By Kendell Pinkney

At its earliest core, Shavuot (Hebrew for “weeks”), a.k.a. The Feast of Weeks, a.k.a. The Feast of the First Fruits, a.k.a. The Feast of the Harvest, is an ancient Jewish agricultural holiday where people would journey to the Temple to offer the best produce of their harvest. While the origins of Shavuot are unclear, ancient Jewish farmers would count 7 weeks/50 days (the tradition of “counting the omer,” i.e. the sheaves of grain, is rooted in counting the number of weeks until harvest) from the second night of Pesach until they arrived at Shavuot, which they intuited to be the earliest time when they could finally harvest their wheat. Given ancient Israel’s dependence on agriculture, the arrival of the wheat harvest was no small matter. With the ever present possibility of drought, the destruction of a harvest season for any crop could be disastrous – all the more reason that a successful 7 weeks of counting should be followed by a holiday – hence Shavuot.

Beyond the initial counting of the weeks until the harvest festival, there are a host of other commemorations and practices associated with Shavuot. Most notably, Shavuot is a celebration of the moment that the Jews received Torah at Sinai (not to be confused with the giving of the tablets to Moses). In the millennia following this tradition, Shavuot also became a holiday where different Jewish communities would stay up all night engaged in study; eat absurd amounts of dairy treats, and the Biblical book of Ruth.  In truth, no one knows exactly why all of these customs arose over the years. Apparently, in the eyes of the rabbis, Shavuot was ripe to accommodate layers upon layers of tradition. Interestingly, the more “ritualized” the holiday became, the less it ended up resembling the spring harvest festivals of the Ancient Israelite’s neighbors.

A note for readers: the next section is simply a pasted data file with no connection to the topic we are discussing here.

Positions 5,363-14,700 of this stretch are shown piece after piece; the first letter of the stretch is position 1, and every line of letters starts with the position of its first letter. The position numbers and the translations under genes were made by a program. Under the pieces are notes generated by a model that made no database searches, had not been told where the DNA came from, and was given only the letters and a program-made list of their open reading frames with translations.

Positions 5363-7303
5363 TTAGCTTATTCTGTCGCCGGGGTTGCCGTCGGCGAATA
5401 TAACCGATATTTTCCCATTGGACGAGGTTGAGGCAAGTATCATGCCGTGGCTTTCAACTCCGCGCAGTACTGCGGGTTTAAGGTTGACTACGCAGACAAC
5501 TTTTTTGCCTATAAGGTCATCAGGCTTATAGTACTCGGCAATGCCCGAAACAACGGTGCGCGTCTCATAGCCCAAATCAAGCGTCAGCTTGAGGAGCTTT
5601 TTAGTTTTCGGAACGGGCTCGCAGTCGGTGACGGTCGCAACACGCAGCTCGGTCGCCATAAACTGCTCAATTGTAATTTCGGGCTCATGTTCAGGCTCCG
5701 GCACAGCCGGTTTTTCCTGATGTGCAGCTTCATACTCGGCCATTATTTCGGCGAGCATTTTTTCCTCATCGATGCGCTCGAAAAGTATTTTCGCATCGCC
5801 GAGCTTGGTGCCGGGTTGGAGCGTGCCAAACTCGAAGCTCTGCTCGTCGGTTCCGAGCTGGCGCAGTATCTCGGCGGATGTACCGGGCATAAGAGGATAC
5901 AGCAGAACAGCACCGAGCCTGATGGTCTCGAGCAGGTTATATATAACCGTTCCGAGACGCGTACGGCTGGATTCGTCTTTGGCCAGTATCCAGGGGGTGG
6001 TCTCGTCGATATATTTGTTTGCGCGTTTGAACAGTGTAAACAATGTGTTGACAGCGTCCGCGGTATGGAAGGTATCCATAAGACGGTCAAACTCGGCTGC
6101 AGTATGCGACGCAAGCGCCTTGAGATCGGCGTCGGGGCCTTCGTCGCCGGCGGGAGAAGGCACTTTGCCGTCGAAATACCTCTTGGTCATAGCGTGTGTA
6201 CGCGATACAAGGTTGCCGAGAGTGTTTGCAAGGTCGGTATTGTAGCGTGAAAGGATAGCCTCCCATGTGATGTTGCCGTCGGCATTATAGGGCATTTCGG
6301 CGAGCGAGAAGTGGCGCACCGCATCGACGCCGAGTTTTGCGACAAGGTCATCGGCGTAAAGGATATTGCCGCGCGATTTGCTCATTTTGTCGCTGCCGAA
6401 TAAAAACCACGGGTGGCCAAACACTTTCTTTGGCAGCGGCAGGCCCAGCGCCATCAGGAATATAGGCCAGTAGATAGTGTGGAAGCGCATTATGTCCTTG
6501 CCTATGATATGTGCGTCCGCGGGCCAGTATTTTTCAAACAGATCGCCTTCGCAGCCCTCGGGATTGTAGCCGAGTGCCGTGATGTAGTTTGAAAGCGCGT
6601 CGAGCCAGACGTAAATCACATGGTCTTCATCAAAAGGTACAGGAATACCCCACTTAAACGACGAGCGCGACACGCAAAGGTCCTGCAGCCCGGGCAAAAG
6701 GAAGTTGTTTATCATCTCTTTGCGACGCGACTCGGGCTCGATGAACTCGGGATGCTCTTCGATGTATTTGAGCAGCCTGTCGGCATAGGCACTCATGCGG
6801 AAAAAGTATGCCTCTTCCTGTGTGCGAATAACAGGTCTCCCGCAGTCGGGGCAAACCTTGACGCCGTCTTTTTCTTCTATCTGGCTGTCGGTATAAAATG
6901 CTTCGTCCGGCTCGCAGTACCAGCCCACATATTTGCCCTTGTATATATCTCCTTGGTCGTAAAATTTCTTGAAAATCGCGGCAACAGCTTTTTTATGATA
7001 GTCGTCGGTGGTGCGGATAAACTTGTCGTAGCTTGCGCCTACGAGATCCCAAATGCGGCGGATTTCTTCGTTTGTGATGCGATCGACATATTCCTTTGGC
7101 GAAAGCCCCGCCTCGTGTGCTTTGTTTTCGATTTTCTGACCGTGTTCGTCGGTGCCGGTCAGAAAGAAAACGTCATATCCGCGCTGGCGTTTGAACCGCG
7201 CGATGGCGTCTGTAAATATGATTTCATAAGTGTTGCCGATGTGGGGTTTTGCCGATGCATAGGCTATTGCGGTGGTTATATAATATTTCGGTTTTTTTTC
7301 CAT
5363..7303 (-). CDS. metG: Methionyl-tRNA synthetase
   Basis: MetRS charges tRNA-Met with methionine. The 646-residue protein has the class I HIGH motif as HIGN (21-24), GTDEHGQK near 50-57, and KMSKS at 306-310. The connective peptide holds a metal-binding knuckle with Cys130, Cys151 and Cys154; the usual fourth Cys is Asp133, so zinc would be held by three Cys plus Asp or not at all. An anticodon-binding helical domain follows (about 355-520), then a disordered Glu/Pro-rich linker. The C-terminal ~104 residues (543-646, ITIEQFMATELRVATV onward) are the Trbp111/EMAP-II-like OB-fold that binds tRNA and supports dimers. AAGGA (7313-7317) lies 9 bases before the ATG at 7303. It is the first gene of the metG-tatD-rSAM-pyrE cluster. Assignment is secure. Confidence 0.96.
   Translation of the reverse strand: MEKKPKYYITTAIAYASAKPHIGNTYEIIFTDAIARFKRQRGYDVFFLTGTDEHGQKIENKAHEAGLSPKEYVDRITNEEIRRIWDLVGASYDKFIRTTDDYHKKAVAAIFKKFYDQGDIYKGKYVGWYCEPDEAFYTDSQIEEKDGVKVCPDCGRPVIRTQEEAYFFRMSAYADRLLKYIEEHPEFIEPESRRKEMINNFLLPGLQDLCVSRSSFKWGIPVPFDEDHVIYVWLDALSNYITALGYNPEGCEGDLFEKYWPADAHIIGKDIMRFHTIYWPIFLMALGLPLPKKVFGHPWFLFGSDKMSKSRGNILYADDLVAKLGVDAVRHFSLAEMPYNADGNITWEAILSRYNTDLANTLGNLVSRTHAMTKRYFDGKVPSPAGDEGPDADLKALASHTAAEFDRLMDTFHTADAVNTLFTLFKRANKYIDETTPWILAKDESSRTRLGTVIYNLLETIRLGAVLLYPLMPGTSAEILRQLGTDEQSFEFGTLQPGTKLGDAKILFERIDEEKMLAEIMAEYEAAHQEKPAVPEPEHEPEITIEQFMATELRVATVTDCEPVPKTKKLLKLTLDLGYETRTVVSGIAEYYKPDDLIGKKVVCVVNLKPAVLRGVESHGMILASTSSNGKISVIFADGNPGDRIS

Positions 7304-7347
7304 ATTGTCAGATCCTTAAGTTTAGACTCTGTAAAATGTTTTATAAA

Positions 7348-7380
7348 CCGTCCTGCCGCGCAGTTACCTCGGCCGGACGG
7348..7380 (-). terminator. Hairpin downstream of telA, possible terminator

And now free license to rock it out…We at Reboot have inaugurated Dawn…..